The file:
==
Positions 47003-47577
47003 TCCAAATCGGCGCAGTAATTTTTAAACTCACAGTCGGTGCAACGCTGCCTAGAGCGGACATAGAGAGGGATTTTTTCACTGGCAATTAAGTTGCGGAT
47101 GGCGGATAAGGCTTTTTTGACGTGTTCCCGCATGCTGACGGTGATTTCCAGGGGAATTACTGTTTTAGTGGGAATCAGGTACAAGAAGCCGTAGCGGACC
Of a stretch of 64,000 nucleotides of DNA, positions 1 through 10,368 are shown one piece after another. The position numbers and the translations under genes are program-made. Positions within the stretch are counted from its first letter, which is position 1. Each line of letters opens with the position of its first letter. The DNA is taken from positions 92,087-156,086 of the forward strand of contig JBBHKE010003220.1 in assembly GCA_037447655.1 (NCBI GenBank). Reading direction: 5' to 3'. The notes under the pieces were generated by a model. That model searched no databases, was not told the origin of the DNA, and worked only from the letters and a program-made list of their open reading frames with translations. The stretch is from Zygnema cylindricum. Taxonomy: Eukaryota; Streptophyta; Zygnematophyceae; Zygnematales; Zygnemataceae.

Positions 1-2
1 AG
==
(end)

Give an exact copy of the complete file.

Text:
Positions 47003-47577
47003 TCCAAATCGGCGCAGTAATTTTTAAACTCACAGTCGGTGCAACGCTGCCTAGAGCGGACATAGAGAGGGATTTTTTCACTGGCAATTAAGTTGCGGAT
47101 GGCGGATAAGGCTTTTTTGACGTGTTCCCGCATGCTGACGGTGATTTCCAGGGGAATTACTGTTTTAGTGGGAATCAGGTACAAGAAGCCGTAGCGGACC
Of a stretch of 64,000 nucleotides of DNA, positions 1 through 10,368 are shown one piece after another. The position numbers and the translations under genes are program-made. Positions within the stretch are counted from its first letter, which is position 1. Each line of letters opens with the position of its first letter. The DNA is taken from positions 92,087-156,086 of the forward strand of contig JBBHKE010003220.1 in assembly GCA_037447655.1 (NCBI GenBank). Reading direction: 5' to 3'. The notes under the pieces were generated by a model. That model searched no databases, was not told the origin of the DNA, and worked only from the letters and a program-made list of their open reading frames with translations. The stretch is from Zygnema cylindricum. Taxonomy: Eukaryota; Streptophyta; Zygnematophyceae; Zygnematales; Zygnemataceae.

Positions 1-2
1 AG